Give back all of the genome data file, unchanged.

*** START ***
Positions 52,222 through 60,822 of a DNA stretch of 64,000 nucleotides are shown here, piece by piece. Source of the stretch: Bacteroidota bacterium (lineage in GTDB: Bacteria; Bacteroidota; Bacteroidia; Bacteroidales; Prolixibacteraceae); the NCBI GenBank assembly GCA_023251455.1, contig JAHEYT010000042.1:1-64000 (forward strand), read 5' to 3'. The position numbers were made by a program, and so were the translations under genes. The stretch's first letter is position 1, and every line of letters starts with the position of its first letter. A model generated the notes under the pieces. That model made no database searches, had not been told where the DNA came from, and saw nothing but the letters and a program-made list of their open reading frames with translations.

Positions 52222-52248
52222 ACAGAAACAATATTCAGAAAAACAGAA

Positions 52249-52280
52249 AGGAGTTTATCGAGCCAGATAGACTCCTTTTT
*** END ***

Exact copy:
Positions 52,222 through 60,822 of a DNA stretch of 64,000 nucleotides are shown here, piece by piece. Source of the stretch: Bacteroidota bacterium (lineage in GTDB: Bacteria; Bacteroidota; Bacteroidia; Bacteroidales; Prolixibacteraceae); the NCBI GenBank assembly GCA_023251455.1, contig JAHEYT010000042.1:1-64000 (forward strand), read 5' to 3'. The position numbers were made by a program, and so were the translations under genes. The stretch's first letter is position 1, and every line of letters starts with the position of its first letter. A model generated the notes under the pieces. That model made no database searches, had not been told where the DNA came from, and saw nothing but the letters and a program-made list of their open reading frames with translations.

Positions 52222-52248
52222 ACAGAAACAATATTCAGAAAAACAGAA

Positions 52249-52280
52249 AGGAGTTTATCGAGCCAGATAGACTCCTTTTT